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Myntra Finds Creative Solution to Costly E-Commerce Returns

In India, there’s a good chance that couriers ferrying e-commerce packages to customer doorsteps boast superior sewing skills, too.

Flipkart-owned, Walmart-backed fashion platform Myntra has set about conquering India’s “last mile” with an innovative initiative that taps local tailors to deliver parcels to nearby customers and mend poorly fitting garment purchases right on the spot. It’s a move that could prove fortuitous in shrinking the e-commerce returns problem that’s siphoning millions of dollars from Western online operators alone.

According to data provided by British analytics firm Global Data, the tailor-as-deliveryman strategy should help Myntra significantly reduce costs related to returns and refunds, although the firm acknowledges this is not necessarily a new and radical step in the field of last-mile logistics.

“Myntra started offering alternation services in Bengaluru back in 2016 and with the present move the company looks to address the discomfort of consumers in searching for tailors for altering purposes,” Shagun Sachdeva, consumer insights analyst at GlobalData, said in a statement.

Other Indian brands have attempted similar programs in the past, Global Data said, including Raymond and, a fashion platform owned by the Aditya Birla Group, one of the largest conglomerates in India. However, the vastness of India’s economy and the literal size of the massive landmass pose significant issues for India’s burgeoning e-commerce industry, which is expected to reach $69.9 billion by 2022, the analytics firm said.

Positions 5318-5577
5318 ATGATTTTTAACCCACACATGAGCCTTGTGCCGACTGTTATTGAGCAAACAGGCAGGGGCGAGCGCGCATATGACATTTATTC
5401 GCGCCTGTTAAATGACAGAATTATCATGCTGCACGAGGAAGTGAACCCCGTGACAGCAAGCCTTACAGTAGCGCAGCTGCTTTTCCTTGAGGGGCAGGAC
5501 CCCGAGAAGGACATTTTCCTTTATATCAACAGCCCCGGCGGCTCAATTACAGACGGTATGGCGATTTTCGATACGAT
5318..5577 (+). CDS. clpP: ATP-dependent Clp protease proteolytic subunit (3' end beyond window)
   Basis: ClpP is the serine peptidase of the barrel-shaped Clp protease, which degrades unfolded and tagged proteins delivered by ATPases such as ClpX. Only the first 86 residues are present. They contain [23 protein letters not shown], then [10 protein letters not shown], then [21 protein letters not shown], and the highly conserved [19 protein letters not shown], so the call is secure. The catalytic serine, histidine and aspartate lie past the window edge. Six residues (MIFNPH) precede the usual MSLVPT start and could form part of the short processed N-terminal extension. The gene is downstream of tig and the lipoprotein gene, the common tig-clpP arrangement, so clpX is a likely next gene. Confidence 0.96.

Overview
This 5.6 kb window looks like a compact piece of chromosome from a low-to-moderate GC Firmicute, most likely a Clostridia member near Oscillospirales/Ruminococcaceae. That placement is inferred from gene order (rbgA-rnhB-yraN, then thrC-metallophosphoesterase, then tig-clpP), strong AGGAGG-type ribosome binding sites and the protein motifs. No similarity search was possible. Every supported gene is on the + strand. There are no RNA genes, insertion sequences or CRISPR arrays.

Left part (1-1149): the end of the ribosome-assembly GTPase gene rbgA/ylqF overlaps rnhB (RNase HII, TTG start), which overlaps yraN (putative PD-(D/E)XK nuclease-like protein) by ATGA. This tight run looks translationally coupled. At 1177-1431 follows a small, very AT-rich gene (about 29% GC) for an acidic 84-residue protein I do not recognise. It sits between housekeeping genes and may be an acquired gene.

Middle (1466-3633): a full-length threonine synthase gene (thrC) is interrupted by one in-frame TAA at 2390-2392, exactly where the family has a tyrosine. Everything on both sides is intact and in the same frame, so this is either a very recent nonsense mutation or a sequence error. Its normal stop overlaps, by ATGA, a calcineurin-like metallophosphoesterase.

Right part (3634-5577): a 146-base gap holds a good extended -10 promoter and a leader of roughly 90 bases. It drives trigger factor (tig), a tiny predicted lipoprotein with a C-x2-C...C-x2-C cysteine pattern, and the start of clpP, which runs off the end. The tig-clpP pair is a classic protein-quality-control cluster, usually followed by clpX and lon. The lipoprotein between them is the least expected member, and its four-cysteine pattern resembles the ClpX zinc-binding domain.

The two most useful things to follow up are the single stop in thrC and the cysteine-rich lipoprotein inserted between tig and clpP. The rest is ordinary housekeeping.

Clothing retail currently accounts for about $5 billion of that growing market, the company added, and the market is remarkably fragmented—even Amazon has managed to take just a 5 percent share across all categories. Global Data said there is plenty of room for platforms like Myntra to “break the clutter” with innovative programs that elevate the online shopping experience.

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It is likely a “one-size-fits-all” approach will not work in India anytime soon but Sachdeva said Myntra’s new program is likely to offer some value for a company looking to turn a profit.

“Myntra has reduced its losses from $96M in FY2017 to $22M in FY2018 and is aiming to turn itself profitable down the line, for which such loss reducing measures might be helpful,” she concluded.

In August, Myntra also partnered with H&M to launch the brand’s clothing through its platform in India. The launch included 15,000 styles and was supported by Bollywood stars like Harshvardhan Kapoor and Aditi Rao Hydari. Although Myntra is owned directly by Flipkart, Walmart bought a 77 percent share in the Indian e-commerce firm in 2018.